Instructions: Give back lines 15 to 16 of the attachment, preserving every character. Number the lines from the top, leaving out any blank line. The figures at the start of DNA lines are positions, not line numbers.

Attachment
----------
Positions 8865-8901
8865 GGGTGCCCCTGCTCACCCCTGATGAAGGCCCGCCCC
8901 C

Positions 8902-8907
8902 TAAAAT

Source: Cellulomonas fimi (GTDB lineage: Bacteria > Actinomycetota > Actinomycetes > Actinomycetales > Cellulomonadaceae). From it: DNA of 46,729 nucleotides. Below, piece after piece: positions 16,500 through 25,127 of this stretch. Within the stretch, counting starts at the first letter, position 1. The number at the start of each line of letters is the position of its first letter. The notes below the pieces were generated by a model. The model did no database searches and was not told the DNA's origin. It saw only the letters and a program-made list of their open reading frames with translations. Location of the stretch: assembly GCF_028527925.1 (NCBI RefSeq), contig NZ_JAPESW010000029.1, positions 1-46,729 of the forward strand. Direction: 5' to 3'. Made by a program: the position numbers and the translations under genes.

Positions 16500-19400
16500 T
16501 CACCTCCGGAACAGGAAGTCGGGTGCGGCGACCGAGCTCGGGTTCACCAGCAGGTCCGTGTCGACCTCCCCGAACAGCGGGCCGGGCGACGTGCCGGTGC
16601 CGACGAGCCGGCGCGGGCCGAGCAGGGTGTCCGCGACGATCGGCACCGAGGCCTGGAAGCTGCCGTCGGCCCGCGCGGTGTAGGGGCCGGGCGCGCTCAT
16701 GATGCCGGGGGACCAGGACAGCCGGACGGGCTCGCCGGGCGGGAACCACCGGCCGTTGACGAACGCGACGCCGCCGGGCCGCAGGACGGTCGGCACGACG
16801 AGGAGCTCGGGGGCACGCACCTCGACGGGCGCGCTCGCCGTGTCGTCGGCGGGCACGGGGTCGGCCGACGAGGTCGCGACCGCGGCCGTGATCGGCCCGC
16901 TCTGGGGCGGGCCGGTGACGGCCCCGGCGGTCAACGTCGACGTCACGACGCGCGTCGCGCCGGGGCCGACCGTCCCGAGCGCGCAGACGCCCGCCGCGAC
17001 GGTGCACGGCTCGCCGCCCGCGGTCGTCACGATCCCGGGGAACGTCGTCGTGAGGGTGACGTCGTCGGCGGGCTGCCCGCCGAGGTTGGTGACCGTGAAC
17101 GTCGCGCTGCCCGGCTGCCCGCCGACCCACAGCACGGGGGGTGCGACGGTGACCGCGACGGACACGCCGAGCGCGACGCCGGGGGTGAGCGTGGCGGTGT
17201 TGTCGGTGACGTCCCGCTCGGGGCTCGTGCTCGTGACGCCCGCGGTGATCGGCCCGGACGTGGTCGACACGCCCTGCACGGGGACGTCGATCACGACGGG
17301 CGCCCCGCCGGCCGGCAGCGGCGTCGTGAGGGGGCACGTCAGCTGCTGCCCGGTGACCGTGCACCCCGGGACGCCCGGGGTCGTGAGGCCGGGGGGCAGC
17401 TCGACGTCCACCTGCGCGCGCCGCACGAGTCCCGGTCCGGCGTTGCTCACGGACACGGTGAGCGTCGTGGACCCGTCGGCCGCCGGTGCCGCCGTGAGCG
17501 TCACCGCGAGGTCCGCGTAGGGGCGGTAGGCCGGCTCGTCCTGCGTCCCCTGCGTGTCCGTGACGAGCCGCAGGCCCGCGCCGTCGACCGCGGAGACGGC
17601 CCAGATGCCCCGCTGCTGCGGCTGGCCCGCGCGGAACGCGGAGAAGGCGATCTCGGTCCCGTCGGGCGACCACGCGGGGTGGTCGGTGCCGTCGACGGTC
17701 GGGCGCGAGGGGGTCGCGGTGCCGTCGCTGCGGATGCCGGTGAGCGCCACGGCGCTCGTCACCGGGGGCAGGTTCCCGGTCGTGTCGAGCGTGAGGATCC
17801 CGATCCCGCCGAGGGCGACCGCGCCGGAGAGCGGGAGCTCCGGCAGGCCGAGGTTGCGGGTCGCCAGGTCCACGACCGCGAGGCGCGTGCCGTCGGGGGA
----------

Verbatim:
17101 GTCGCGCTGCCCGGCTGCCCGCCGACCCACAGCACGGGGGGTGCGACGGTGACCGCGACGGACACGCCGAGCGCGACGCCGGGGGTGAGCGTGGCGGTGT
17201 TGTCGGTGACGTCCCGCTCGGGGCTCGTGCTCGTGACGCCCGCGGTGATCGGCCCGGACGTGGTCGACACGCCCTGCACGGGGACGTCGATCACGACGGG